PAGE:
One of the reasons that the GPL ignorance line was trotted out for so long might have been concern over the the SFLC’s criticism of the OSP.  To put it in simple terms, the OSP does not travel with the code.  So writing a (eg) GPL* implementation of an OSP covered specification in the expectation that the code may be re-used for other things (which is a cornerstone of interactions in the free software community) creates a problem.  That code becomes encumbered by a patent mine which arms itself when the code is (non-conformingly) reused.  At best, even with this addition to the FAQ, the OSP still fails to respect the freedom of free software implementations (whether GPL or otherwise) of covered specifications.**  It is unclear, for example, what effect the “no surrender of others’ freedom” clauses of the relevant GPLs would be in the event of a successful patent action against a non-conforming implementation.

Aside: Given the clauses in GPLv3 relating to patents and discriminatory patent licences (and the fact that many GPL v2 licences permit “GPL v 2 or later” licensing) it is an interesting question as to whether this endorsement of the use of the GPL will have broader impacts on the patents related to the covered specifications.

Who’s Really to Blame?

In one sense this is a problem created by a defective patent law, rather than the terms chosen by any one company.  In that sense, it would not be appropriate to criticise any particular company for granting a patent licence in terms similar to those used by other industry participants (at least, that is, if the other industry participants had expended the same amount of effort to threaten the open source ecosystem with patent liability).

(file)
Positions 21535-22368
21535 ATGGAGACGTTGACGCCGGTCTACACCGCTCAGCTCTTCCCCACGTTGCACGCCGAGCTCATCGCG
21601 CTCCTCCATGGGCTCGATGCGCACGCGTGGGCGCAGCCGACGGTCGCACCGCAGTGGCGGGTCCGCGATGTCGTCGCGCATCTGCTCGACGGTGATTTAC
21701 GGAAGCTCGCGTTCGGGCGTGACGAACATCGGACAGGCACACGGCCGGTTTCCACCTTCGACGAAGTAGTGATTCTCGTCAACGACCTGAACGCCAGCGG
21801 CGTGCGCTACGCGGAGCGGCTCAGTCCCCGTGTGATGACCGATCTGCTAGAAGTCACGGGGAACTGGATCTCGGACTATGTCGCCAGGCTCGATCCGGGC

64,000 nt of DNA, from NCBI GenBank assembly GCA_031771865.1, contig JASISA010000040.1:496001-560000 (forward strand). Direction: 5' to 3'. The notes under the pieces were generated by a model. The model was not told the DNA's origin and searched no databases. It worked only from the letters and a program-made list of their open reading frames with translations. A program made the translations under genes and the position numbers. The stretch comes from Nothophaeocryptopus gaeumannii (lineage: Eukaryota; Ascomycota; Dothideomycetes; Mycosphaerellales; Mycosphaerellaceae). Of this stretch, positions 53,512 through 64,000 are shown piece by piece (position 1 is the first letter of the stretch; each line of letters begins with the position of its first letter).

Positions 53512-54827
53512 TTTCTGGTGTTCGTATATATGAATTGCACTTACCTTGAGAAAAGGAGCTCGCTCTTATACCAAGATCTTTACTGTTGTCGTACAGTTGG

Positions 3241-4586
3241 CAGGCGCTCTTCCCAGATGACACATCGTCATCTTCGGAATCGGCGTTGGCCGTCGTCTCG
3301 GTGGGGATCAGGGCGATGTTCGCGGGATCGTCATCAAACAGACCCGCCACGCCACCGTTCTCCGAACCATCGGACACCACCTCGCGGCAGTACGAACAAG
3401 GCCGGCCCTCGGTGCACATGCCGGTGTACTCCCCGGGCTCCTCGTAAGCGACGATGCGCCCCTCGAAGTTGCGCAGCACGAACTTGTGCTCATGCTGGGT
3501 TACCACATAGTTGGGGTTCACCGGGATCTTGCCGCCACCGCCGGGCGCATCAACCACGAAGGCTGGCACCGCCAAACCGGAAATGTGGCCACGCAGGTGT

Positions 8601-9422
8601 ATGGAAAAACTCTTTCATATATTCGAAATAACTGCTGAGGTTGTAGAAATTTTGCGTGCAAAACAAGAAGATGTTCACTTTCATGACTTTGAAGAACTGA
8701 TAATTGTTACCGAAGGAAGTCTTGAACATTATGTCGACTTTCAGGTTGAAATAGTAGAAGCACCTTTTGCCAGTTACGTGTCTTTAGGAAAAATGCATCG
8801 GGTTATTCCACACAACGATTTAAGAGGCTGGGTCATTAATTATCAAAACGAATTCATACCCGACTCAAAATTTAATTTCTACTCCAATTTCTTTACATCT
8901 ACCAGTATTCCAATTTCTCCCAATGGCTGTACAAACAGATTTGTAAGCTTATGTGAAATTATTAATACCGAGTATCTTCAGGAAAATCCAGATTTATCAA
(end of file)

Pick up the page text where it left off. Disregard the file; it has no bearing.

Notes

* The GPL is used here only for convenience, the effect seems to be independent of the particular licence.

** There is a blog post by Richard Wilder (the link I was first given for this article has 2008/7/25 in the link, but the same article appears to be served for links with this replaced by x/y/z where x > 1000, and y and z < 100)  described by Sam Ramji as a “clarification of the OSP” which discusses partially conforming implementations.  It is not clear what the status of this post is in varying or affecting the interpretation of the OSP, but let’s assume it is a binding statement.  I am not sure I fully understand the context, but the focus of the post seems to be on implementations which are a subset of the full specification covered by the OSP.  While it mentions non conformance due to bugs it seems to indicate that if the bug-affected parts are therefore non-conforming then they will not be covered by the OSP (although the OSP coverage of the conforming part of the implementation will not be affected).  If this reading is correct, then presumably the same logic would apply to non-conforming parts which are due to a modification of code made in the exercise of a person’s freedoms.